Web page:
"If you raise a really lot of money," architect Yoshio Taniguchi is supposed to have told the Museum of Modern Art in New York when he was approached to design the major new extension, "I will make the architecture disappear." Most of what has been written about the new MoMA has lauded its minimalist interiors, which, even if they don't exactly disappear, have an opulently ethereal quality. It is appropriate to focus on the inside, since an art museum succeeds or fails according to the quality of its galleries. Yet this urban building is not experienced only from inside—and, seen from the sidewalk, Taniguchi's architecture does anything but fade away.
MoMA's relationship to 53rd Street has always been problematic. Exhibition spaces require mostly windowless walls. The challenge to the architect in designing the exterior is to overcome this impediment, which is particularly difficult when the facade is inches away from pedestrians on the sidewalk. The original Philip Goodwin-Edward Durell Stone building had a large glazed lobby, so there was something to look at, but successive extensions turned blank faces to the street. Taniguchi's solution is to treat the exterior with various types of glass: transparent, fritted, or translucent. The plate glass is screened by curtains, even in the bookstore, while the other glazing provides a milky blur or simply an opaque surface. I suppose that window displays were considered déclassé, but the alternative MoMA has chosen reminds me of the papered-over windows of a CVS drugstore.
Most of the new construction is along 54th Street, and it is here that Taniguchi's minimalist architecture makes its maximal impact. The blank walls of the new addition are clad in black modular panels of what I think is granite, but which might just as well be kryptonite for all the character it displays. The five-story wall slices down next to the sidewalk with the finality of a guillotine. The brutal scalelessness resembles something out of a Kubrick science-fiction fantasy. As for the lobby entrance, which might have been an opportunity to humanize this unrelenting composition, it is merely a utilitarian slot, the mirror image of the truck bay next door.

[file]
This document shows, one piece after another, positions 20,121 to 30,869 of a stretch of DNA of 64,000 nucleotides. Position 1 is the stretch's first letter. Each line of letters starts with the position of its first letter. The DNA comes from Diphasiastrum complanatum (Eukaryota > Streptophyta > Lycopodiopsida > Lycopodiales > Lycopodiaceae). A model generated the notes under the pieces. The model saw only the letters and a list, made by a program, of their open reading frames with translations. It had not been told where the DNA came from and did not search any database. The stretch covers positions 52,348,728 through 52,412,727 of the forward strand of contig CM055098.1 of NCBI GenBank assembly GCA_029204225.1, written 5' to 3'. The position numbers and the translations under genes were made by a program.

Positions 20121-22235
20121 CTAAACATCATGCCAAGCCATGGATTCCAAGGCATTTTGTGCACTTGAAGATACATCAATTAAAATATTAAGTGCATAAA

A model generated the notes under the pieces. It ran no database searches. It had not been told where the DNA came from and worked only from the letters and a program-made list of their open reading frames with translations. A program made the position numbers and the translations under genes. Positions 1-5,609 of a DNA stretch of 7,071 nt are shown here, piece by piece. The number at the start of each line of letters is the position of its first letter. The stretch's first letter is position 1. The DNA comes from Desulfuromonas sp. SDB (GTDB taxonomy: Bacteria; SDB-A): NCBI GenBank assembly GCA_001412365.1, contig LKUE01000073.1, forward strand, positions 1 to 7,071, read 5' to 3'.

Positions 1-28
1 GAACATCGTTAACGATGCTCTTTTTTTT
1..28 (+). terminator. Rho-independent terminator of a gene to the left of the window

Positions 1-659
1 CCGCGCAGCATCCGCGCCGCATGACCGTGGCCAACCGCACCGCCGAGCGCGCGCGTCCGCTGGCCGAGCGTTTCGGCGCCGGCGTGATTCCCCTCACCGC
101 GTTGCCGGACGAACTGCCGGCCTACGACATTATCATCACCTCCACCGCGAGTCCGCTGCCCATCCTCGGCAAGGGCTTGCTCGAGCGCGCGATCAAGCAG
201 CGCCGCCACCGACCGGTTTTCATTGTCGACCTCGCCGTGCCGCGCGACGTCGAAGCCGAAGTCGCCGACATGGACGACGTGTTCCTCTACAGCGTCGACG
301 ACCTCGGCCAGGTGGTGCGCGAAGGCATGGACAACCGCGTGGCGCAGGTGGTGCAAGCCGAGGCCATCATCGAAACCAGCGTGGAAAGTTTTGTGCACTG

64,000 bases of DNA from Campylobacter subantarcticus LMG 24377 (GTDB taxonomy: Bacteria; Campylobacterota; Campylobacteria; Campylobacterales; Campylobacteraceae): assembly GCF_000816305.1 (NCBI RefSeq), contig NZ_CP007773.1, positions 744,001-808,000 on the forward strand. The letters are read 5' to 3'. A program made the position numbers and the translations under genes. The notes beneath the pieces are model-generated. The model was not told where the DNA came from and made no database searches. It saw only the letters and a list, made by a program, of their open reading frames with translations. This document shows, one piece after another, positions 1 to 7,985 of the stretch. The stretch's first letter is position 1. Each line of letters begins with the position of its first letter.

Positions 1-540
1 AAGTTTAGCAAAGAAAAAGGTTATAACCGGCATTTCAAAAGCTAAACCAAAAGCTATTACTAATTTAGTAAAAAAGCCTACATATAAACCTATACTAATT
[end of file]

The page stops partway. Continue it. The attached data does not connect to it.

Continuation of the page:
As before, Philip Johnson's sculpture garden is separated from the street by a wall. There are two places where louvered security gates permit the passer-by to see in—sort of—but the effect of 196 unrelieved feet of corrugated aluminum is extremely unpleasant. It looks like the sort of temporary hoarding that is used to keep people from falling into an excavation at a building site, but without the posters and fliers.
One does not have to go far to find architecture that deals more sympathetically with the street. At the corner of 54 th and Fifth Avenue stands the University Club, designed in 1900 by Charles McKim. This, too, is a monumentally scaled building whose walls rise up from the very edge of the sidewalk. But with rusticated masonry and arched windows they are hardly blank, and the giant torus molding at their base is a forceful nod to the passing pedestrian. This happens to be a Beaux-Arts classical design, but that is not the point; it is a building that responds sensitively to its urban setting. Walking beside McKim's behemoth, one feels small, but never ignored.